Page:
Many people develop estate plans that are designed to ensure that the family's assets remain in the family. Divorce can take a big chunk out of a family's wealth when a spouse gets a share of an adult child's money. That's why some parents choose to leave money to their children using trust funds.
When doing their estate planning, people often focus on how their bank, investment and retirement accounts, as well as other liquid assets, will be split up among their heirs. They likely think of what will happen to their home as well.
If you got in on the cryptocurrency phenomenon early, you may have a nice chunk of change saved up. Of course, because of the nature of these "cryptoassets" or digital assets, if you're the only one who knows how to access them, they'll essentially die with you.
If you own a timeshare, you may be considering leaving it to one or more of your children. Whether it's been the destination for family vacations over the years or it's something you and your spouse bought when you retired, you may want your kids to continue to enjoy it after you're gone. However, that particular inheritance may end up being more trouble and expense than you (or they) ever imagined.
A loved one is drafting their estate plan and has asked you to be the executor of their estate. You're likely flattered by the request and they're trusting you with a big responsibility. Many people automatically agree to do it, in part because they don't want to give any real thought to their loved one passing away. However, that day will come, sooner or later. You owe it to that person to give some serious thought to the request before giving your commitment -- or declining.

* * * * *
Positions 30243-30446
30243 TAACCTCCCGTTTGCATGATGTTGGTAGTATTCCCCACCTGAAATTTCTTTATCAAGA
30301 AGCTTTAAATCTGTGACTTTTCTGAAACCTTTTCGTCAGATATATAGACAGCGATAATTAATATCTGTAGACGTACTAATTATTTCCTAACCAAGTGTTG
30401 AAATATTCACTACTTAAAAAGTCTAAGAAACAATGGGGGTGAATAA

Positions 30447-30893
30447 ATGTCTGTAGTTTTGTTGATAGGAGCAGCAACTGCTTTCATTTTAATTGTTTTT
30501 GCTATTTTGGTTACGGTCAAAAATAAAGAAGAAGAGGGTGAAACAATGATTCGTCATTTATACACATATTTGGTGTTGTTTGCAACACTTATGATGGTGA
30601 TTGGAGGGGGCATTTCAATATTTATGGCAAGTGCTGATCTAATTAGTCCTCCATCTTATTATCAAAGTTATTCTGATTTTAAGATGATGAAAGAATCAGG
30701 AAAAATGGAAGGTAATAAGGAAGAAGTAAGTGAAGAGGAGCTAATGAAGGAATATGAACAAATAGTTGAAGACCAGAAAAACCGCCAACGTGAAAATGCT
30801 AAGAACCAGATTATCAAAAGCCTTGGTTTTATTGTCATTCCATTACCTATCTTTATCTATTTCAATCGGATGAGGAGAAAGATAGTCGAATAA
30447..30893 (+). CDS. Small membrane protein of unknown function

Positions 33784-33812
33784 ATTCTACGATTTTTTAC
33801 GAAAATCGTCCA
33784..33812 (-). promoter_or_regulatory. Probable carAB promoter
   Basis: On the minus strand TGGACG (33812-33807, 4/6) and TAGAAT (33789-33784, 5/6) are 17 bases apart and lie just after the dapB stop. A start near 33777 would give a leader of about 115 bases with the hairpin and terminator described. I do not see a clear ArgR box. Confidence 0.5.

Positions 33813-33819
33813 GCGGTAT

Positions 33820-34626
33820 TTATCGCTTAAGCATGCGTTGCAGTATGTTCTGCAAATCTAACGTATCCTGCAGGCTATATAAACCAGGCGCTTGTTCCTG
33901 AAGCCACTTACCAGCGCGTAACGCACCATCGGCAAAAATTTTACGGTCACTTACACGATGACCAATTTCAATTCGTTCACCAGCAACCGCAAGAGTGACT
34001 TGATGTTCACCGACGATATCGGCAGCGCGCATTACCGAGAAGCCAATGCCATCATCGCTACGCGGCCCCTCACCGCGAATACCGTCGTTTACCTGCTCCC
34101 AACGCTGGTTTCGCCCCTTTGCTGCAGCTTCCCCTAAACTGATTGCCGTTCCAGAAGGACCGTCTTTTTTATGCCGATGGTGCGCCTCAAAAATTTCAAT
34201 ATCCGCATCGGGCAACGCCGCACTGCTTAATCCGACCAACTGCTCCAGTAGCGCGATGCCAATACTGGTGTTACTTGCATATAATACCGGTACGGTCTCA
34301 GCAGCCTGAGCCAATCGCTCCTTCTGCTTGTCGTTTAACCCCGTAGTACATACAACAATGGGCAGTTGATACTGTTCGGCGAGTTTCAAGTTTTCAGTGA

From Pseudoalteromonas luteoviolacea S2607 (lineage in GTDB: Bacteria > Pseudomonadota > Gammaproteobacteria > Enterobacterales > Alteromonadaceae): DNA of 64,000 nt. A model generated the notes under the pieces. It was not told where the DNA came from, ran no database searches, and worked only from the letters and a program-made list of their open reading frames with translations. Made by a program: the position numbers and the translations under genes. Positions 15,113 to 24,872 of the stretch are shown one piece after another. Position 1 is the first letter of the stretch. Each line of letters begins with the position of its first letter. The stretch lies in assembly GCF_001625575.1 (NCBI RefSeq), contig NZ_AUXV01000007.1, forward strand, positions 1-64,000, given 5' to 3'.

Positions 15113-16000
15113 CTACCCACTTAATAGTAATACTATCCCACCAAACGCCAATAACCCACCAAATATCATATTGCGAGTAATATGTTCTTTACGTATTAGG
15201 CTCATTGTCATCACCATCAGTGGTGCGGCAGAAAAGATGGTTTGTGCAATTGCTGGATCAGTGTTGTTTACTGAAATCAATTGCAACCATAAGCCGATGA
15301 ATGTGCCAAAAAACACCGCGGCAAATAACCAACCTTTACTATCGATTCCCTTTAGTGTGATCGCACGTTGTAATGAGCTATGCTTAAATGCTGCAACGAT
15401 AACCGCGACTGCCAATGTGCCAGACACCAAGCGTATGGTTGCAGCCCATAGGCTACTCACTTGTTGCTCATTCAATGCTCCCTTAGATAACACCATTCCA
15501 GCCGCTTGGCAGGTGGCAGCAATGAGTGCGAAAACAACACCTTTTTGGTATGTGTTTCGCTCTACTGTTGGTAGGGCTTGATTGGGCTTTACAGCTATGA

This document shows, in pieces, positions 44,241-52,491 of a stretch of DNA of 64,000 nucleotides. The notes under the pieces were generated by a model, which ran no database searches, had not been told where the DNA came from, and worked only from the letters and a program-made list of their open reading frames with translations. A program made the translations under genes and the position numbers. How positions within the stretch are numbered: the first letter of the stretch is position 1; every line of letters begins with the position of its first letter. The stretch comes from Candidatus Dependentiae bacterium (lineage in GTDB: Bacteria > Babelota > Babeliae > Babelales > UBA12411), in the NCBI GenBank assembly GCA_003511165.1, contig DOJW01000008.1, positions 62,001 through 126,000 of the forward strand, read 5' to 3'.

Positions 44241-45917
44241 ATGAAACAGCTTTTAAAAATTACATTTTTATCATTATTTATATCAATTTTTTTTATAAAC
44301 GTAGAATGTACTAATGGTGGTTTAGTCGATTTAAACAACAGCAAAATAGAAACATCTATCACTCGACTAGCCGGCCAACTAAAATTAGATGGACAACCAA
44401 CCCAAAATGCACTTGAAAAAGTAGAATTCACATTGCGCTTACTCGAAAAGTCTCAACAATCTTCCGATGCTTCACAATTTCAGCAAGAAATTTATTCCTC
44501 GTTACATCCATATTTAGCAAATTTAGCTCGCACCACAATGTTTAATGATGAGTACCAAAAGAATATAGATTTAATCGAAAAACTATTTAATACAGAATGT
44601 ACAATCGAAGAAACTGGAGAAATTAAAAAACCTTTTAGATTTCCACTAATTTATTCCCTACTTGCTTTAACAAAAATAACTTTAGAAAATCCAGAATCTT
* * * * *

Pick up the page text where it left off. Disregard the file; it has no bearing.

If you're the parent of a college student or other young adult, part of you likely still considers them your little girl or boy. However, under the law, once they're 18, there are certain rights you no longer automatically have because you're their parent.
As you develop your estate plan, you've decided to leave some property or other assets directly to your grandchildren. Perhaps you have a vacation home that your adult grandson particularly loves and takes his own family to regularly. Maybe you have an art collection that your granddaughter has expressed interest in and would appreciate more than anyone else in the family.
Many Arizona residents have moved here from colder, wetter climates. If you're one of them, you may wonder whether the estate plan you put in place in your previous home state is still valid.
Many Arizonans -- even those who don't yet have an estate plan -- have a life insurance policy to help provide financially for their family after they're gone. These policies may be worth millions of dollars.
Since pastors spend a fair amount of time considering the afterlife, one might expect that they are vigilant about their estate planning. "Pastors know they can't take it with them," as the head of the Southern Baptist Foundation points out. However, that doesn't mean that they're taking the necessary steps to care for their loved ones who are left behind.